Cinzia Rienzo (2011)
Essays on Wage Inequality: the Role of Composition, Immigration and the Cost-of-living.
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This thesis focuses on the role of composition, immigration and the cost-of-living on wage inequality.
I begin by investigating to what extent changing characteristics of the labour force can help explain the fact that residual or within-group wage inequality –wage dispersion among workers with the same education and experience- is generally thought to account for most of the growth in wage inequality observed in several industrialised countries over the last thirty years. I compare the results for men and women in Italy, the UK, and the US from 1987 to 2003 or 2004. I find that even though residual does account for most of the wage variation in all countries, there is no common increasing trend in residual inequality. I also find that workforce composition does not always act to increase the residual wage inequality.
In the second part of the thesis, I investigate the effects of immigration on residual wage inequality in the UK and the US between 1994 and 2008, by assessing whether and to what degree immigration contributed, along with technology, institutions and traditional explanations, to widening inequality.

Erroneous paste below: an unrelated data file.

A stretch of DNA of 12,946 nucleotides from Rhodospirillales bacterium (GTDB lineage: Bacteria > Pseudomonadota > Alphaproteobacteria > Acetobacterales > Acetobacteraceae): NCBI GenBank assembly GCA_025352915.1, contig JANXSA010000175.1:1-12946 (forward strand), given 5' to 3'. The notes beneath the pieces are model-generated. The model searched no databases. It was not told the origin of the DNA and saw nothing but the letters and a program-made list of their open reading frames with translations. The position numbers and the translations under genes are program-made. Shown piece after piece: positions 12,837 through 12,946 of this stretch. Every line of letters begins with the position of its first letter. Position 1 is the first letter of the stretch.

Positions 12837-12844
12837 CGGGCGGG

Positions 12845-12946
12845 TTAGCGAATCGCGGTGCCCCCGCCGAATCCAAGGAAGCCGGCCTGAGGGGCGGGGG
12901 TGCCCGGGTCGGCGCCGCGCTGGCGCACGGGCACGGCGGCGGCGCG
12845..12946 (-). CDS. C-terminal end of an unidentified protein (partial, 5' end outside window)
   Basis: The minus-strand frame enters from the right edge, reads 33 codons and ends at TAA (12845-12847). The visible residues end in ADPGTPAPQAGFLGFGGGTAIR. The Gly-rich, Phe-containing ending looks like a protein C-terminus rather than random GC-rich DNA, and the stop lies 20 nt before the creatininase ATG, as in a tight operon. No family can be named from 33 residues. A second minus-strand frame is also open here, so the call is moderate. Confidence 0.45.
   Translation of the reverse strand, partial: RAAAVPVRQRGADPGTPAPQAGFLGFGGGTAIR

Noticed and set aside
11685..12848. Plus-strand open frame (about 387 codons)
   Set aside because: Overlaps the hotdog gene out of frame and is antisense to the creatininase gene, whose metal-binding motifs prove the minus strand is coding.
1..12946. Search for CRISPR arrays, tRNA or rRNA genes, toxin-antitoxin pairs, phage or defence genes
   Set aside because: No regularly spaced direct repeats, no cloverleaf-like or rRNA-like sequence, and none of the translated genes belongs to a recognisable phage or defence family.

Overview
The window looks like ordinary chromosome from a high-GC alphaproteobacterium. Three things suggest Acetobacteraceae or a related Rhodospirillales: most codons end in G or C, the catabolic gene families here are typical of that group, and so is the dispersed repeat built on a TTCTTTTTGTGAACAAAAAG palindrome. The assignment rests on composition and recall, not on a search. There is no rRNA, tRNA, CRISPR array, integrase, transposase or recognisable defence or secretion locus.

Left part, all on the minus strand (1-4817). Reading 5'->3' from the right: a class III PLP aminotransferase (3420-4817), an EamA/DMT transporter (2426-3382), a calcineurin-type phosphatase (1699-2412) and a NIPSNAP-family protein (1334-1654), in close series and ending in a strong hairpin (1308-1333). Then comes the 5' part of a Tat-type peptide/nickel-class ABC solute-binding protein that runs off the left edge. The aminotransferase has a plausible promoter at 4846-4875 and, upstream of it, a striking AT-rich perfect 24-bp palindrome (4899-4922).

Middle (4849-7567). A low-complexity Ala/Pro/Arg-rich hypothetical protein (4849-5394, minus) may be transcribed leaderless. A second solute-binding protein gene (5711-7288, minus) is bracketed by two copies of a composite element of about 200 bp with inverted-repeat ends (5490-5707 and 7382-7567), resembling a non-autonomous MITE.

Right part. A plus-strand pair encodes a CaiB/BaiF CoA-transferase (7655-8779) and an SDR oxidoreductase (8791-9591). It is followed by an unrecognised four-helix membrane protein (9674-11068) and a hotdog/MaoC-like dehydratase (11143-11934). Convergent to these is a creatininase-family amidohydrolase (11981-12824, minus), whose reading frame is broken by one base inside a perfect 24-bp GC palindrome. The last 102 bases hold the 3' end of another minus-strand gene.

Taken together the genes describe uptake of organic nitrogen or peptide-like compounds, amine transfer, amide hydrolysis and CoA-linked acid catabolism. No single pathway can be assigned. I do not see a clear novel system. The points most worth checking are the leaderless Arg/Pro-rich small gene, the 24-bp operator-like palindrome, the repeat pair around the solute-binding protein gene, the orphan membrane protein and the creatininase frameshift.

The analysis reveals that residual wage inequality is higher amongst immigrants than amongst natives. However, such differences do not contribute (much) to the increasing residual wage inequality observed in the two countries.
The final section of this thesis questions how existing estimates of inequality change when differences in the cost-of-living and the differential concentrations of individuals with different levels of education across regions are taken into account. I focus on changes in the difference in the hourly wage for workers with a college degree and high school degree in the UK between 1997 and 2008. Results show that the national RPI underestimates the cost-of-living of workers living in the most expensive regions (London, South East) and overestimates the cost-of-living for “cheaper” regions (Northern Ireland, Scotland). When deflating hourly wages by the regional RPI, the average level of wages is lower, by 8% to 11% an hour for all workers in London and the South East, whilst it is higher, by around 2% to 9% in the remaining regions; similarly the level, but not changes, in wage inequality is lower when deflating by the real regional RPI.
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in Royal Holloway Research Online.Last modified on 15-Feb-2017
(C) Cinzia Rienzo whose permission to mount this version for private research and study is acknowledged.